That leaves the sick Stansfield as the target of the duo's revenge. Played by Gary Oldman, one of the greatest actors of all time, the psychotic, pill-popping shady cop is truly despicable, with his scenes of drug consumption and Beethoven rant to be extremely unsettling.

The bread and butter of film is great. There are many shots that I found interesting and unique, and the cinematography and editing is all top notch. The music, decidedly the most French thing about the whole film, is juxtaposed to anything happening on-screen and helps make the film's identity, especially in the bonding scenes between Leon and Mathilda.

There is a double-edged sword about the film. We see Leon's killer side, and we see him as an awkward caregiver, like in the dress-up game. This mix keeps the audience guessing and keeps the film entertaining. It all culminates in a poetic ending that couldn't be any better or more satisfying.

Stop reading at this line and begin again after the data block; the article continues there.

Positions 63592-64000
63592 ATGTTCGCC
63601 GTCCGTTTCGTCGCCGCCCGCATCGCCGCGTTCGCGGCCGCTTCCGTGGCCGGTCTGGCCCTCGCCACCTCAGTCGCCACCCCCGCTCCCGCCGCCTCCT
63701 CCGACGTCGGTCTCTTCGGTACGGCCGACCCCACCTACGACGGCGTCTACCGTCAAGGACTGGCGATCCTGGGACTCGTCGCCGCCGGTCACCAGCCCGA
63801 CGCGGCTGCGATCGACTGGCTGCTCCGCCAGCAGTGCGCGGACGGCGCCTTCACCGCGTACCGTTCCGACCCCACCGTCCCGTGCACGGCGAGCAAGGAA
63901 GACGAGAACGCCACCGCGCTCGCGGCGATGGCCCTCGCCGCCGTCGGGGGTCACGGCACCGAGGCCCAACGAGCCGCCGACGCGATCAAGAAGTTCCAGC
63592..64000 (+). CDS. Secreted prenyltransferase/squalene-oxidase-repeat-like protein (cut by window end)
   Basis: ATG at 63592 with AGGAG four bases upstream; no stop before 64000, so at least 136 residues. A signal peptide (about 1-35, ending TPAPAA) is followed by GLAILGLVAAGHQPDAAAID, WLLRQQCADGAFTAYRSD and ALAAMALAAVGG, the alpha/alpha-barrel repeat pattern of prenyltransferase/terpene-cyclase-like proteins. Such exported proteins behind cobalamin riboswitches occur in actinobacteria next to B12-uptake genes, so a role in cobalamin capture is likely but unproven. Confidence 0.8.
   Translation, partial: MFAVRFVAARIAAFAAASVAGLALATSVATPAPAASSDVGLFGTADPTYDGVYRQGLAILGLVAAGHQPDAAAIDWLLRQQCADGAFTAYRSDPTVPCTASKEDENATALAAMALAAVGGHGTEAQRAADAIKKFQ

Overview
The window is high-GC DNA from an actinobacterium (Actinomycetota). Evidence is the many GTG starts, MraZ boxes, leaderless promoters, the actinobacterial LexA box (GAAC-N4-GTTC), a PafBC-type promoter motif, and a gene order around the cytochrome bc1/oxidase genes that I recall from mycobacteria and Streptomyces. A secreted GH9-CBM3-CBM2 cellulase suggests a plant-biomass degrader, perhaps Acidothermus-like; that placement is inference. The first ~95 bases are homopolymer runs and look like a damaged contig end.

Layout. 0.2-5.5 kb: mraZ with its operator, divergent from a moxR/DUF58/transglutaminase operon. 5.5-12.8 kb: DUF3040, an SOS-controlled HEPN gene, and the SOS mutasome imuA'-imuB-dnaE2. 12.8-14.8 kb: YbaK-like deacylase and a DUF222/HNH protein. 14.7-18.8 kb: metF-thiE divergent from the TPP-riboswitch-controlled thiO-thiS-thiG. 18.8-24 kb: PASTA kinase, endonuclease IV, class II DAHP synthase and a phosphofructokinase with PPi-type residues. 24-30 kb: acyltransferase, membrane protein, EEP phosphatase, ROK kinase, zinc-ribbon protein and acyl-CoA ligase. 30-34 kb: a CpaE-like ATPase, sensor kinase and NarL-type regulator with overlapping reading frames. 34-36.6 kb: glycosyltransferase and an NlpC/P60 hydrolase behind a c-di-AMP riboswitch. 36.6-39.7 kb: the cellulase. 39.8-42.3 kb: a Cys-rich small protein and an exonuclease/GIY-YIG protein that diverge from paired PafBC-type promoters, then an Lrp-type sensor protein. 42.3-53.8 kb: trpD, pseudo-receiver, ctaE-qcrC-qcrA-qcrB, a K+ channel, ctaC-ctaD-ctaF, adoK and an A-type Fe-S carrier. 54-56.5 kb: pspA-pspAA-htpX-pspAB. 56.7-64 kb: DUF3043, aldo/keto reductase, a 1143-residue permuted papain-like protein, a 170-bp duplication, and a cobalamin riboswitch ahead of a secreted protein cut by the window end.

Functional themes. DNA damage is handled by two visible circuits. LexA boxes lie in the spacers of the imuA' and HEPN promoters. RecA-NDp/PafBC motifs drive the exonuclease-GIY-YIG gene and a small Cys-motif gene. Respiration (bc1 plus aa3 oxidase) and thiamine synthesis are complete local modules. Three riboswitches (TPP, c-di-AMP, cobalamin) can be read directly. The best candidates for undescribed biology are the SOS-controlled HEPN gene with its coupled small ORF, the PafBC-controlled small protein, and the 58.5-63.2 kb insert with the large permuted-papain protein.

From start to finish, Leon is awesome. It has artistic credibility, awesome action scenes, great characters and acting, as well as the brick and mortar that makes film work. I had never heard of it before seeing the Top 250, and I don't know why it isn't bigger. See this film!

Professionalism at its best!
Wow! I loved this film. Jean Reno and the young Natalie Portman compliment each other's characters so well. I found it touching that a hit-man could find it in his heart to make room for an abused, lost little girl, after her whole family was shot to death by the great GARY OLDMAN. I am very proud of Gary because he did such a wonderful job portraying the drug addicted chief of police who loved to kill those who valued life. What a wicked character, and how extraordinary his acting skills are. Natalie was great in this film, and she was a mere child. Some people may think that a hit man would never come to the rescue of a child especially if she is not a relative, but that's the great lesson of this story. Jean's character, Leon, has the ability to shoot anyone for money, anyone that is except for women and children, and that, I find was a good twist. It was best said in the classic story "BEOWULF." Beowulf says to Unferth, "Yes, I do have evil in myself, but I do not let it out. Even evil people can do good. Truly good people find good where they can." How true. Good job to everyone in this film.